August 11, 2022
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  • A cannoli disaster nearly derailed the Termini Bros. 100th Christmas. in South Philadelphia. Almost.

A cannoli disaster nearly derailed the Termini Bros. 100th Christmas. in South Philadelphia. Almost.

By on December 12, 2021 0


Vincent Termini Jr. was panicking. As the Christmas season, the busiest time of year for his family’s famous South Philadelphia bakery, began, a large piece of equipment from their main bakery had seized. It just stopped.

It was not just any machine. The “dough breaker” is an 80 year old specialized piece of equipment straight from Italy that is an essential part of the cannoli making process, by far the most popular item at Termini Bros. during the holidays. This key step in the process saw cannoli production halt on the Monday following Thanksgiving, just weeks before Christmas Eve, when the bakery prepares to celebrate its 100th anniversary in Philadelphia.

“Oh my God,” Termini said on Sunday, breathlessly remembering the bakery’s rapidly dwindling supply of cannoli shells. “I was beyond panic.”

As tradition has it, generations of South Philadelphians begin lining up just after midnight on December 24 and listening to live music, waiting for the moment when Vincent Termini Sr., now 83, opens the doors. doors at 6 a.m. and welcomes customers inside to buy biscotti. and boxes of Italian cookies.

Mostly, they come for the cannoli.

After the machine froze, young Termini and his brother spent every day trying to find a way to fix or replace it in time for its busiest few weeks of the year. A mechanic evaluated the machine and found that a pin that held his shaft in place had broken and the shaft had split. A replacement part would probably take months to arrive.

The owner of Tallutos, a pasta shop in the Italian market, donated one of his own equipment that rolls dough into sheets, but Termini said the machine was too small and not quite suitable for making cannoli.

Meanwhile, the goodies were still flying off the shelves and the bakery was shipping them across the country. Termini said they were selling thousands of cannoli over an average weekend in December, and by the last week they had fallen to less than 1,000 shells. They needed a miracle.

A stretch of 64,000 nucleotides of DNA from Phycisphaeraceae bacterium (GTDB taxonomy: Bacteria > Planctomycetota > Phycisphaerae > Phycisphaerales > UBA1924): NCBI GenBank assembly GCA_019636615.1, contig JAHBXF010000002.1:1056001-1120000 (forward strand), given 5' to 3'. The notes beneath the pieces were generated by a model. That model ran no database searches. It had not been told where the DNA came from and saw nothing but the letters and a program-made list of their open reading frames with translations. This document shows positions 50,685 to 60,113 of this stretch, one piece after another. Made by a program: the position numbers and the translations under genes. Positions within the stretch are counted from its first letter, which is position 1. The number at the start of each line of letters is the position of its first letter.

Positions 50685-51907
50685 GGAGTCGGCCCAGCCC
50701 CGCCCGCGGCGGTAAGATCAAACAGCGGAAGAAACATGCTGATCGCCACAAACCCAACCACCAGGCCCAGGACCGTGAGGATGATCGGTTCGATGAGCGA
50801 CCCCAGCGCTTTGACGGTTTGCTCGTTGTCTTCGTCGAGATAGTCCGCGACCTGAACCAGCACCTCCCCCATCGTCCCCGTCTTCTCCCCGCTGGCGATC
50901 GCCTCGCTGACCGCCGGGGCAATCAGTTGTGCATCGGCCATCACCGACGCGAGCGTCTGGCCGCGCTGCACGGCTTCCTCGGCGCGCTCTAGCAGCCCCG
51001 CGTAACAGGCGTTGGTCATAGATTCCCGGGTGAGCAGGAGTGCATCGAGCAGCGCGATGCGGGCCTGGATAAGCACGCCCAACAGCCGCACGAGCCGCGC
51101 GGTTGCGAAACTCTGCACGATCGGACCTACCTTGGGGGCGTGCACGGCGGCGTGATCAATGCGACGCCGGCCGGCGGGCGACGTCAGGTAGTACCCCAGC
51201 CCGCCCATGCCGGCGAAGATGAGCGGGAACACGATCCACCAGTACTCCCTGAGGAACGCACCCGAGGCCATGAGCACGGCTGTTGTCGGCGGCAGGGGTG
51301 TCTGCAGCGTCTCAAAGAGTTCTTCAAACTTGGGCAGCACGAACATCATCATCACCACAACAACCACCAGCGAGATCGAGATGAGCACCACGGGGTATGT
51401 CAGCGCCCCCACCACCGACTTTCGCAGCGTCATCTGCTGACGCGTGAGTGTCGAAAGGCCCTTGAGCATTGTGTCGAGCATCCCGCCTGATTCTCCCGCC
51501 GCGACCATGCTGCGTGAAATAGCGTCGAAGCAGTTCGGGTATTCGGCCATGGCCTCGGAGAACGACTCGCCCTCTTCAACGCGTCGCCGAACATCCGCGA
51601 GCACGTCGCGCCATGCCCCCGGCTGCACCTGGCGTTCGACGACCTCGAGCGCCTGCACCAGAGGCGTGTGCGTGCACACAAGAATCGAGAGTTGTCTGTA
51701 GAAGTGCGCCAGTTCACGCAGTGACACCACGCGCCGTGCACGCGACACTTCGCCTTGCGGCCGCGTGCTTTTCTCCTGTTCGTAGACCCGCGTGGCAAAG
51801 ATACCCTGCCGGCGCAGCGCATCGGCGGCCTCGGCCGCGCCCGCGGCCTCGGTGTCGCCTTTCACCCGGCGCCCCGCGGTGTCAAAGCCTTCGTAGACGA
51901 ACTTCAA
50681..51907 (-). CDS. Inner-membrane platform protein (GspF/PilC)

Termini said it called Sander Supply, a Philadelphia-based industrial equipment supplier that Termini has worked with for decades. They couldn’t fix it themselves – so Sander’s owners scoured town to other machine shops, trying to find someone who could.

Two different workshops worked on the problem until last week, and on Friday morning Termini got the call: thanks to Port Richmond Tool and Die – who had a special part in hand and found a way to get the machine back on track. in working order – the dough breaker was working again.

“It really is like a miracle,” Termini said. “I don’t know what we would have done, to be honest. I can’t imagine telling people, “We don’t have cannoli”.

During the first weeks of the debacle, they did not. Vincent Termini Jr. and his brother Joseph chose to keep the issue close to the waistcoat – they didn’t even tell their father because “he would have panicked.” They let him know when it was all over that Christmas had been saved.

And so Vincent Termini Sr., who has not returned to the bakery since the start of the pandemic, will return for the first time in the wee hours of the morning on Christmas Eve.

It will open the doors, revealing to the dozens of people waiting in the cold, that inside is a warm, decorated bakery filled with cookies, cakes and, most importantly, cannoli.


  Shaft